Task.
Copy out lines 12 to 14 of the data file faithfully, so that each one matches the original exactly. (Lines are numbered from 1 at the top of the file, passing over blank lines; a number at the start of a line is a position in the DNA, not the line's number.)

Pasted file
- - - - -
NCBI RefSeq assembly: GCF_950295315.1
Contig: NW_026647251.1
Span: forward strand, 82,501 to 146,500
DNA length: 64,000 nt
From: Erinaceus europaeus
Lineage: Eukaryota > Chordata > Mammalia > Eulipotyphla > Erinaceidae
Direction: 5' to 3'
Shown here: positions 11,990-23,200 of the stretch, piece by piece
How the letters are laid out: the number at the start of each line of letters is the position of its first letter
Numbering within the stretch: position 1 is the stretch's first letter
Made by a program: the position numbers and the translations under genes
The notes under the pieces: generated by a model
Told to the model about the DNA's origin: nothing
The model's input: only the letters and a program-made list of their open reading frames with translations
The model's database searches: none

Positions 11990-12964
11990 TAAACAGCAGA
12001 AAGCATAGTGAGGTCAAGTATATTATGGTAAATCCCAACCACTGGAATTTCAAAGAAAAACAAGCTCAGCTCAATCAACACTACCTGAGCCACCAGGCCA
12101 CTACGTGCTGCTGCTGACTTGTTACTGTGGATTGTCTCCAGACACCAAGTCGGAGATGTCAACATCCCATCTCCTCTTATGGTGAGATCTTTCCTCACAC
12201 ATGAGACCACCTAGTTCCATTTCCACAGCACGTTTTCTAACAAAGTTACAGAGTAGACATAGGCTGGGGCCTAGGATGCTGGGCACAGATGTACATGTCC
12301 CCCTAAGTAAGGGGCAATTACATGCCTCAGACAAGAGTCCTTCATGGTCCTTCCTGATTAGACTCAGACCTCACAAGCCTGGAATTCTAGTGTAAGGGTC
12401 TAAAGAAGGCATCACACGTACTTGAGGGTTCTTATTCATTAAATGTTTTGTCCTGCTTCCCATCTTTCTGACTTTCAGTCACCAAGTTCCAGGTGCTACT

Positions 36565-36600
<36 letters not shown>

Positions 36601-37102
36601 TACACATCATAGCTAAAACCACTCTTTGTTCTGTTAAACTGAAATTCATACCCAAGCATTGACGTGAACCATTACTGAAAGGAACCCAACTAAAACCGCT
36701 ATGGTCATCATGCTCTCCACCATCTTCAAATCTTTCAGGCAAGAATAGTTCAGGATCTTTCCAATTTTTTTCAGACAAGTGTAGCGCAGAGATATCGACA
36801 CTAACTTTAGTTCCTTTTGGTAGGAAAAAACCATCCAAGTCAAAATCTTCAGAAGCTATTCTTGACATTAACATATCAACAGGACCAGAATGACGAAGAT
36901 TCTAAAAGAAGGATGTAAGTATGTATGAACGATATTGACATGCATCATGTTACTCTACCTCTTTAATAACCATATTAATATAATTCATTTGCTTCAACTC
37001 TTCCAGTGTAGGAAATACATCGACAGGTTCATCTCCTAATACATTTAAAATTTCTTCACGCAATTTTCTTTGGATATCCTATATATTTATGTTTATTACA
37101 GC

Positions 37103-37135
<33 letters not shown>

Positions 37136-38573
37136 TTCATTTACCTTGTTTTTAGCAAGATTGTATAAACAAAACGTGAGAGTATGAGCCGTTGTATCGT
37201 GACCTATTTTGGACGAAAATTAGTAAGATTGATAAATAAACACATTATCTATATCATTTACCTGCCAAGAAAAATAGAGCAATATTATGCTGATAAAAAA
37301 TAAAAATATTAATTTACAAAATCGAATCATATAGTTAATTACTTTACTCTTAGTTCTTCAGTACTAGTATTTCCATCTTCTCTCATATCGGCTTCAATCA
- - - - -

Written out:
The notes under the pieces: generated by a model
Told to the model about the DNA's origin: nothing
The model's input: only the letters and a program-made list of their open reading frames with translations